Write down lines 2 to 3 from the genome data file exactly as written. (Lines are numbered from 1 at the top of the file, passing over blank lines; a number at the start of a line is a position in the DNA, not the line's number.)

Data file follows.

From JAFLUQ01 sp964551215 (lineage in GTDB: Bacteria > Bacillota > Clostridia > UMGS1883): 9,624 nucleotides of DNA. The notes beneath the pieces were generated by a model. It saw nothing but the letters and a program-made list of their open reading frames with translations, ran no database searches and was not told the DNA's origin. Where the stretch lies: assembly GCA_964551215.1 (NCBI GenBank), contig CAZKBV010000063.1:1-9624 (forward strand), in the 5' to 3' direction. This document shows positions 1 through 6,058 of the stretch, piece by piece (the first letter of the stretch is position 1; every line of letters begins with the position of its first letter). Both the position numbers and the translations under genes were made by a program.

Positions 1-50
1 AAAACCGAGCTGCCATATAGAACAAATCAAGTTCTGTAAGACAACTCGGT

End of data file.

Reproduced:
Positions 1-50
1 AAAACCGAGCTGCCATATAGAACAAATCAAGTTCTGTAAGACAACTCGGT